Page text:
Humanities (MRes)

MRes, Postgraduate Certificate


Introduction

The Master of Research in Humanities offers an academically rigorous, one year full-time or two year part-time “research preparation” Master’s programme focussed on your interests, available across a broad range of disciplines in the Faculty of Arts and Humanities in a programme uniquely suited to interdisciplinary research. It gives you the opportunity to undertake an extended piece of research within a programme of study designed in collaboration between you and your supervisor(s). It can be pursued as an end in itself for personal or career development or as a stepping-stone to doctoral study (PhD).

Key information

EU Applicants
EU students enrolling for a taught postgraduate degree in the 2017/18 academic year will be admitted as Scottish/EU fee status students and will be eligible for the same tuition support as Scottish domiciled students.

  • Qualification: MRes, Postgraduate Certificate
  • Study methods: Part-time, Full-time, Campus based
  • Duration: Full-time, MRes: 12 months, PG Certificate: 9 months Part-time, MRes: 24 months, PG Certificate: 21 months
  • Start date:

    September

  • Course Director: Professor Peter Milne
Download course leaflet
Download postgraduate prospectus

Professor Peter Milne

www.stir.ac.uk/arts-humanities/graduate-study/

Faculty of Arts & Humanities
Division of Law and Philosophy
University of Stirling
FK9 4LA
Scotland
UK

View fees and finance
  1. You will be taught by experienced staff who are leading experts in their fields.
  2. Flexibility in the programme enhances your own independent research in your own areas of interest across disciplines.
  3. All contributing staff are engaged in on-going research at the forefront of their disciplines, and are the authors of numerous books, articles and studies on a wide range of relevant subjects.
  4. You will be part of a thriving academic community that includes a rich research culture and seminar programmes of visiting academics and industry speakers.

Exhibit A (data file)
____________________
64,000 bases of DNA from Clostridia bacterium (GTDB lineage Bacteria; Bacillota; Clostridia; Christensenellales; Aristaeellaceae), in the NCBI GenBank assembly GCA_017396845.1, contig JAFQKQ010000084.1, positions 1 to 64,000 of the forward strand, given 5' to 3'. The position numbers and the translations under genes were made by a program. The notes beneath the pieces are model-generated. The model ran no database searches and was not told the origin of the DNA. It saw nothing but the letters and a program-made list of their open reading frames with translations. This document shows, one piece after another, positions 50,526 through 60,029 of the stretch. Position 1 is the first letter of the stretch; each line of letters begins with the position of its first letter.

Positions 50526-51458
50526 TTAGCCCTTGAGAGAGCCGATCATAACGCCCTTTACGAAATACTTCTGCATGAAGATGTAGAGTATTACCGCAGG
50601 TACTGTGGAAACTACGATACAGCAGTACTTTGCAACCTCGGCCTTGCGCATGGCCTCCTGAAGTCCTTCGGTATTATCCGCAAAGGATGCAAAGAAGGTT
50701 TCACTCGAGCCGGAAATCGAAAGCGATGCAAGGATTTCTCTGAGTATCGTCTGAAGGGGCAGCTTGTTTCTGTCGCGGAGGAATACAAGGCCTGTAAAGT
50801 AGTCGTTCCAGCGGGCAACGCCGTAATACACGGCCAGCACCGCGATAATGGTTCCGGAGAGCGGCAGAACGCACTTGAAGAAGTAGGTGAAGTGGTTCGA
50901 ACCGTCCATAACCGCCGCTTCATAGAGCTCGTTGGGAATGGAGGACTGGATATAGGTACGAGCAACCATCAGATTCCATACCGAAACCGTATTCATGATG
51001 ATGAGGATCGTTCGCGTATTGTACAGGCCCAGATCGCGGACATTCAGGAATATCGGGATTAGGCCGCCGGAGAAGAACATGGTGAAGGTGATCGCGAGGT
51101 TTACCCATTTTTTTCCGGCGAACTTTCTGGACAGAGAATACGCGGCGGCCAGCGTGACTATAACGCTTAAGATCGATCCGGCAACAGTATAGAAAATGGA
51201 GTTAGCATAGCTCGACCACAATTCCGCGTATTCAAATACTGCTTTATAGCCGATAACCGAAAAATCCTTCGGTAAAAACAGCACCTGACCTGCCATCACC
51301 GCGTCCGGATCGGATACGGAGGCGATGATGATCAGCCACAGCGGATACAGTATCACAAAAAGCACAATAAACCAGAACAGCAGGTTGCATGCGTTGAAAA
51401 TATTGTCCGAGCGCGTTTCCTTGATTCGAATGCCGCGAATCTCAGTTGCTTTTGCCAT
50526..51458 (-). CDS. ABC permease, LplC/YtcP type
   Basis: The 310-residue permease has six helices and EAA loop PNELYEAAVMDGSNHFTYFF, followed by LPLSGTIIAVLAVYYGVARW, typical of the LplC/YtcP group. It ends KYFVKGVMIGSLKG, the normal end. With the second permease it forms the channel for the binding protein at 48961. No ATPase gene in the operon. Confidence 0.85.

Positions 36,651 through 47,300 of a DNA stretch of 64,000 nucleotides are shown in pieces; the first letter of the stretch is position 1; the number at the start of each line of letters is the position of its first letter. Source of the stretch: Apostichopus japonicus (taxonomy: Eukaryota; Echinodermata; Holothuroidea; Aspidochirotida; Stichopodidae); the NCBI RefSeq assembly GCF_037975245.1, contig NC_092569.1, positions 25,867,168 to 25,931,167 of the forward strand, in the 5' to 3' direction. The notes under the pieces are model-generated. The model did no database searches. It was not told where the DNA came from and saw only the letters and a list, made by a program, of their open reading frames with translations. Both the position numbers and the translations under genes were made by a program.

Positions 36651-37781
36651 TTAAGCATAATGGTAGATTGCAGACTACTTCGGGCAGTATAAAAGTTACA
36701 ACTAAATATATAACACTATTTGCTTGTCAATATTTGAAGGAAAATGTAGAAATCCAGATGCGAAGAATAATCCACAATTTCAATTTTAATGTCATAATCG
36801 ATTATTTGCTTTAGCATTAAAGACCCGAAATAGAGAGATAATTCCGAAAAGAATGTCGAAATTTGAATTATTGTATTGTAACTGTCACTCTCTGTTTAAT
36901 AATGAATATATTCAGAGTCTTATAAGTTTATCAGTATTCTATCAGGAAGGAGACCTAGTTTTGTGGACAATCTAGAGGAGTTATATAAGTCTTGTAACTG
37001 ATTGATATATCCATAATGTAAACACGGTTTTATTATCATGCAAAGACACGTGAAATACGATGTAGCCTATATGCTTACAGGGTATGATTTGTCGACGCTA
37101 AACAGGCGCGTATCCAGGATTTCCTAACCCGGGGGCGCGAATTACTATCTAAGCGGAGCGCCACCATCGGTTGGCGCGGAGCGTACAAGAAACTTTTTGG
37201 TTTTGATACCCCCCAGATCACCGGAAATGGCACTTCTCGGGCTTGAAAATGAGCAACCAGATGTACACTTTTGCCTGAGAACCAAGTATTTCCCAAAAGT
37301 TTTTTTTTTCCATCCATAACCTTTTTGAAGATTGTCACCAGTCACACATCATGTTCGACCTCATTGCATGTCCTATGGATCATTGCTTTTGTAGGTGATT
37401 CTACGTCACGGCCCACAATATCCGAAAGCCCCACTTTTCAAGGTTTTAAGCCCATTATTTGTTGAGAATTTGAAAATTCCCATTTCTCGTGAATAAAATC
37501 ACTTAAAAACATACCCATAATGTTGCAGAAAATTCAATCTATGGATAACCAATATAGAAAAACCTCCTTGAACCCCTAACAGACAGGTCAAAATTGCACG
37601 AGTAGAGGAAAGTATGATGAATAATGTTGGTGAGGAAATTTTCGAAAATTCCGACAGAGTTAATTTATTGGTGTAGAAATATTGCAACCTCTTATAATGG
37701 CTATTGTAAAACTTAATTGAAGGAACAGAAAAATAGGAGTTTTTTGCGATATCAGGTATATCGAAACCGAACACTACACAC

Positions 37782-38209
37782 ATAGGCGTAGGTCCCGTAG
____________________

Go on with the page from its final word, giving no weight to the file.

5. You will develop skills that become immensely transferable in a market awaiting competent and innovative thinkers and leaders.

Course objectives

The MRes offers you the opportunity to pursue a personalised, tailor-made programme of Master’s study in a structured, interdisciplinary, and research-driven environment. The programme is designed to enable you to become a well-trained researcher in a Humanities subject area, showing strong capacity for self-directed work and initiative.

Should you wish to go on to study for a PhD, the programme enables you to demonstrate fitness in undertaking doctoral research. But it also qualifies you with specialised expertise at the postgraduate level for a professional career within a wide range of employment areas.

What makes us different?

World-class library and teaching facilities

Studying for a degree means learning in different ways; managing your own time; conducting research; mastering new computer skills. We have the facilities and advice on hand to help you do all this - and do it well.

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Life at Stirling

Of the many reasons students come to Stirling, such as academic reputation and research standards, one factor is always cited: the outstanding beauty of the University's Stirling campus. View our online films to get a picture of what it's like to live and study on our beautiful campus.

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Entry requirements

Academic requirements

A minimum of a second class Honours degree (2.1 preferred) or equivalent in a relevant subject.  Applicants without these formal qualifications but with significant appropriate/relevant work/life experience are encouraged to apply.

English language requirements

If English is not your first language you must have one of the following qualifications as evidence of your English language skills:

  • IELTS: 6.0 with 5.5 minimum in each skill
  • Cambridge Certificate of Proficiency in English (CPE): Grade C
  • Cambridge Certificate of Advanced English (CAE): Grade C
  • Pearson Test of English (Academic): 54 with 51 in each component
  • IBT TOEFL: 80 with no subtest less than 17

For more information go to English language requirements